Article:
Case Of The Missing Head

On the streets of Galveston, the mysterious drifter--seemingly a mute woman--was known as Dorothy Ciner. But under the ill-fitting wig, in reality, was Robert Durst, a fabulously rich New York real-estate heir, living on the lam. Renting a $300-a-month apartment on Avenue K, Durst became pals with a neighbor across the hall, Morris Black, a peppery old seaman. Then came a bitter falling-out. In the fall of 2001, the dissected remains of Black, 71, were discovered by a boy fishing in Galveston Bay. Charged with murder, Durst acknowledged chopping Black's body into pieces, a chore he said left him "swimming in blood." But he claimed the killing was accidental, telling jurors Black had brandished a gun in a quarrel at Durst's place; the two men struggled and the gun fired, killing Black. Durst carved up the body with a bow saw, he explained, because he was in a panic--and fogged by drinking a fifth of Southern Comfort and smoking pot. To prosecutors, it seemed a farfetched explanation. But in a stunning verdict reached last week, the Texas jury voted to acquit. Even Durst seemed astounded, his mouth falling open. Finally he smiled and whispered to his lawyers, "Thank you so much."

Durst remains in jail on a bail-jumping charge. But with two years already served, he could soon become a free man. Now members of Durst's own family, terrified that he might be coming after them next, say he's gotten away with murder--three times. His first wife, Kathleen, vanished in 1982. Durst slipped away to Galveston after prosecutors re-opened the case. His old friend and spokeswoman, Susan Berman, was gunned down in Los Angeles on Christmas Eve 2000--just as she was about to be queried about the Kathleen Durst case.

Authorities say they don't have enough evidence to bring charges against Durst in those cases, at least for now, but within his family, there is little doubt. "He'll kill again," Durst's younger brother Thomas told reporters. "Bob is a madman." They say there is reason to believe Durst has a vendetta against his family. Durst felt betrayed in 1994 when his father, Seymour, entrusted the leadership of the Durst Organization--a multibillion-dollar concern that has built many of Manhattan's skyscrapers--to another son, Douglas, passing Robert over. When police arrested Durst in Pennsylvania in 2001, where he fled from Galveston after the Black killing, they found a spiral notebook penned in his trademark green ink. There were ominous references to "DD+," the nickname for his brother Douglas. "What DD is doing to me, puts me in the same place, as what Kathy did to me," investigators said Durst wrote.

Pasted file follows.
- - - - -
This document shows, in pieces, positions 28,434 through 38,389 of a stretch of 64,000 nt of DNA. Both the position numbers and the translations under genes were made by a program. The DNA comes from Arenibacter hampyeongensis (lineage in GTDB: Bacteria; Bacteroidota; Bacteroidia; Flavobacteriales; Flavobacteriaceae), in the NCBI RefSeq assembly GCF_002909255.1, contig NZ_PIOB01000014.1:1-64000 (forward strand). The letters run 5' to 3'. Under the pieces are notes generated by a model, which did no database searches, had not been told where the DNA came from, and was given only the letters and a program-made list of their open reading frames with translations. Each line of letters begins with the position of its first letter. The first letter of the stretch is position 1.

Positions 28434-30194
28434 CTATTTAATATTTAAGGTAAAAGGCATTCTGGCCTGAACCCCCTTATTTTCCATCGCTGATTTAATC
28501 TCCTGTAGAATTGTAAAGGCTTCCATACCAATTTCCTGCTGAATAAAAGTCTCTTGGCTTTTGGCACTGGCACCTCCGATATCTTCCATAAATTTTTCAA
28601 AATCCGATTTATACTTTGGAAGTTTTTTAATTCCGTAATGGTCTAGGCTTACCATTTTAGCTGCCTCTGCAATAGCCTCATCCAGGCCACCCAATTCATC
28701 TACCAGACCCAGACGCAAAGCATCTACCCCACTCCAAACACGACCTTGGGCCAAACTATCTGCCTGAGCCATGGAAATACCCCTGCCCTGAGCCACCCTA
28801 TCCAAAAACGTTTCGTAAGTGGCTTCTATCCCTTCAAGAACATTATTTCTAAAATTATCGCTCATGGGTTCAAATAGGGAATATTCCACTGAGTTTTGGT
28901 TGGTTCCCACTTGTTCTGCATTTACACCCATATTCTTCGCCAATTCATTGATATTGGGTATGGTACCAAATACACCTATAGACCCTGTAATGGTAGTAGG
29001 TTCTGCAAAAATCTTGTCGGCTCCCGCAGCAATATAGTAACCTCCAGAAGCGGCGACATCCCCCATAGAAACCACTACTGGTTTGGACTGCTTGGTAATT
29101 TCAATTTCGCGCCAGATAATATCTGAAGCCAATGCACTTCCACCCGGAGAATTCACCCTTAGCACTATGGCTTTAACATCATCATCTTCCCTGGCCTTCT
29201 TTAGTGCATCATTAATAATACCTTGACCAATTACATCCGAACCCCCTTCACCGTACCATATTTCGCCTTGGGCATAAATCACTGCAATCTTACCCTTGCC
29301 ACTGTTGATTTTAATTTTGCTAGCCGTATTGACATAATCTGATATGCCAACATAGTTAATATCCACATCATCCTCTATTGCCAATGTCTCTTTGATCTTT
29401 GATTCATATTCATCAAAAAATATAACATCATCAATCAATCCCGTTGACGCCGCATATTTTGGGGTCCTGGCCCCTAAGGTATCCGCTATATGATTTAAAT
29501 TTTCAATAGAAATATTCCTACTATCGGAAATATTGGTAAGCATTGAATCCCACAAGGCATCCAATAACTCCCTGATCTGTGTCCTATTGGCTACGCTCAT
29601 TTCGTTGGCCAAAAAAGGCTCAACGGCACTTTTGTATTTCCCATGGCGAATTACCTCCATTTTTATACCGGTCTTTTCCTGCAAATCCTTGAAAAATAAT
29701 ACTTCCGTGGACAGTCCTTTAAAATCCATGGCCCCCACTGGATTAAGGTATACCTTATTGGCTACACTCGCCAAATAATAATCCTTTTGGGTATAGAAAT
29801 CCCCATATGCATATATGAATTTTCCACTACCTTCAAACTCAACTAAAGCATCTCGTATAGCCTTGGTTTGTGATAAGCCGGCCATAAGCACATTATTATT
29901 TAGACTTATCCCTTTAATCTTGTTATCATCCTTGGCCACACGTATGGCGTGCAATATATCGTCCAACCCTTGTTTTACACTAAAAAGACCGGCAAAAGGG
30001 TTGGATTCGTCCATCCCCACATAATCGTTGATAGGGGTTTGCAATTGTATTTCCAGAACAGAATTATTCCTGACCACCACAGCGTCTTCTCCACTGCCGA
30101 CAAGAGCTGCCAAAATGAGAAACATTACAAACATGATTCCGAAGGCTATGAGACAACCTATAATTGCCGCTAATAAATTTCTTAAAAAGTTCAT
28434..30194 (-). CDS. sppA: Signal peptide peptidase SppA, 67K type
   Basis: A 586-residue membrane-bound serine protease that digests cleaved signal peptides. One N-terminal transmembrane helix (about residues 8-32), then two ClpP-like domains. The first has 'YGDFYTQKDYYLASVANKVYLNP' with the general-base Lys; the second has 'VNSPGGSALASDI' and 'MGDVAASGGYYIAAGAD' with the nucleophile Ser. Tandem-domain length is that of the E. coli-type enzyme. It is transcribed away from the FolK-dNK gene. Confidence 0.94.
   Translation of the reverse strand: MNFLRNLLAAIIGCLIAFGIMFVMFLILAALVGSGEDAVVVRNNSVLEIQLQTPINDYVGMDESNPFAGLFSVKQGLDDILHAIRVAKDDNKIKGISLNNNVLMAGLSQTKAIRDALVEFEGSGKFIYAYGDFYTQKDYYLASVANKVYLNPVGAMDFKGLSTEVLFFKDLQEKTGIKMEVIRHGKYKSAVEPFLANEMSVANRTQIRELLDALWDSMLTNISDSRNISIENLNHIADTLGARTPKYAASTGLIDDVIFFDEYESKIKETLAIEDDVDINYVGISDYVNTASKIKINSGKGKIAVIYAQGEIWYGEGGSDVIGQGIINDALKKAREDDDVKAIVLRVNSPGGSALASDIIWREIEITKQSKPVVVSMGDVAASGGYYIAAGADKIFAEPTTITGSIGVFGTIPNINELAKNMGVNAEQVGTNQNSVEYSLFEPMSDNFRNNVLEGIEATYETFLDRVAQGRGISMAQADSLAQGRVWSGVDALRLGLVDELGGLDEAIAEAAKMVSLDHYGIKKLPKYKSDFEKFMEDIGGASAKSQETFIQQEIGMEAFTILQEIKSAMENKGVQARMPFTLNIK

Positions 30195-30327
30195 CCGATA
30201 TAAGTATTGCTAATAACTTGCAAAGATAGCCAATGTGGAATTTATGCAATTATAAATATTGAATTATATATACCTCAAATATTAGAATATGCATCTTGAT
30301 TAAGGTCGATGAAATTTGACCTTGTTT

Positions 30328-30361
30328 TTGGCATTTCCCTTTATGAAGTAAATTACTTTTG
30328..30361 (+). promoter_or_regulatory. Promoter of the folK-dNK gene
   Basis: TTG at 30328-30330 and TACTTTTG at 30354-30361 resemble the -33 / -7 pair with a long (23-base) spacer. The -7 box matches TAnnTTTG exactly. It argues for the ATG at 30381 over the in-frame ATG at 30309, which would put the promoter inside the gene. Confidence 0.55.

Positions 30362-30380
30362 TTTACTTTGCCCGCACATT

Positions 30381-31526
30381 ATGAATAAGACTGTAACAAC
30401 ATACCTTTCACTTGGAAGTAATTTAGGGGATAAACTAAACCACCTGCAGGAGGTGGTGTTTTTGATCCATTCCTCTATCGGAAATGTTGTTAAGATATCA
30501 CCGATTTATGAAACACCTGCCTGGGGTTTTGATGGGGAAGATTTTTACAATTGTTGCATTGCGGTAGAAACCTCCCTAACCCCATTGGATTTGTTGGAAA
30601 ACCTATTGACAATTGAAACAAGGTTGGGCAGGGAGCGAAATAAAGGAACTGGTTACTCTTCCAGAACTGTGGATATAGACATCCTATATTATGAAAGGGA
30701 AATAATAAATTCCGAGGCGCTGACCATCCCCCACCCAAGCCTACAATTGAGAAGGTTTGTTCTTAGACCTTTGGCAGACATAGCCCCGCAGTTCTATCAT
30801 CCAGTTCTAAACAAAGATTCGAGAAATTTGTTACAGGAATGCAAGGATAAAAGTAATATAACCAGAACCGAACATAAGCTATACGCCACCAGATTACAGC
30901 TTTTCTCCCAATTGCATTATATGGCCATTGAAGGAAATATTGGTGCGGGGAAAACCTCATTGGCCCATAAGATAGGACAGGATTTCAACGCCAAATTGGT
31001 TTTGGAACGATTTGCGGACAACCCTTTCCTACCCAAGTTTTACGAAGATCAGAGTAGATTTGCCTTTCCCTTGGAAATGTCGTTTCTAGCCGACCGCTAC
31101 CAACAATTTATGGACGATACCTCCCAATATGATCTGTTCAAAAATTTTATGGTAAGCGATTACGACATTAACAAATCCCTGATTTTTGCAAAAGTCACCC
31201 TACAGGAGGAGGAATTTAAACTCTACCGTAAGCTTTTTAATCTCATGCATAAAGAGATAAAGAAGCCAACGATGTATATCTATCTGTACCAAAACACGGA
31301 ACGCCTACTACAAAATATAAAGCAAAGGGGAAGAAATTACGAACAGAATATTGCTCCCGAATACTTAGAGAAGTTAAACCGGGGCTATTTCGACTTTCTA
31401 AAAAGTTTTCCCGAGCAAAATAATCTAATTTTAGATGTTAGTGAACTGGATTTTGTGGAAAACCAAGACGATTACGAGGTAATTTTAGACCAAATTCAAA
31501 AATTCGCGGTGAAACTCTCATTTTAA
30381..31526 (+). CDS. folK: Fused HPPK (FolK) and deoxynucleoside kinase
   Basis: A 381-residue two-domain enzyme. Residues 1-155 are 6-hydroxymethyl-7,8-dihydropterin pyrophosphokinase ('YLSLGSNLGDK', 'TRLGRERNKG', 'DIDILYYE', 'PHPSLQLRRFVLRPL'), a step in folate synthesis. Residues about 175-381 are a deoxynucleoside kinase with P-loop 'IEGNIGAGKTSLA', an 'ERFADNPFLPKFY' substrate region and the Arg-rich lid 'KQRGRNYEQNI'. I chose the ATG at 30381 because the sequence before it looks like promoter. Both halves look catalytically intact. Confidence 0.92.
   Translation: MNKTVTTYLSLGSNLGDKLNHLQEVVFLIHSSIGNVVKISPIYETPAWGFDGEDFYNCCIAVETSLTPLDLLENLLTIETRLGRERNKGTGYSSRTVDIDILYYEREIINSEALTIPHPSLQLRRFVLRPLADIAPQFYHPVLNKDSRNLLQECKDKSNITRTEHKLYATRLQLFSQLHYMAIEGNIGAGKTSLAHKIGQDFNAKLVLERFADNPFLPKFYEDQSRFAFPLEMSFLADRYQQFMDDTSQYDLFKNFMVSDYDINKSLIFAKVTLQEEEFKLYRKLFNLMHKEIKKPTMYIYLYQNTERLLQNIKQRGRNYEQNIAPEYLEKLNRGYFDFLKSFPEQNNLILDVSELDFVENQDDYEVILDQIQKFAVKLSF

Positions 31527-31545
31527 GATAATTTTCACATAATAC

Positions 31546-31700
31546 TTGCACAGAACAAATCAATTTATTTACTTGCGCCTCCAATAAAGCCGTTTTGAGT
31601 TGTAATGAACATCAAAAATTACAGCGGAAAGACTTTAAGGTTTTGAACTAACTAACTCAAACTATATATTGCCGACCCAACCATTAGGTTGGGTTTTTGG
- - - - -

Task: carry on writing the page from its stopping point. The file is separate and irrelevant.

Before she vanished, Kathy Durst told friends she was going to divorce Robert. One of her friends, Gilberte Najamy, has been telling reporters for 20 years that Kathy feared her husband would harm her. "I'm waging psychological warfare on Bobby," Najamy told NEWSWEEK. Prosecutors expressed alarm that Durst's notebook included directions to Najamy's workplace. Also found in Durst's car were two handguns, a list of aliases and an assortment of photos: his dogs and his missing first wife, and a newspaper ad for discount hotels.

Despite the suspicions around Durst in the disappearance of his first wife, and the murder of his confidante, defense lawyer Dick DeGeurin says prosecutors "don't have a case." After the trial, jurors said Black's missing head--it was never recovered--complicated the case. They credited the defense lawyers with a plausible explanation. "The defense told us a story and stuck to it," juror Chris Lovell told reporters. All the same, the jurors say Durst gives them the creeps. One of them, Robbie Clavac, said that if she saw him walking down the street, "I would turn and walk the other way." To hear Durst's family, it might be a better idea to run.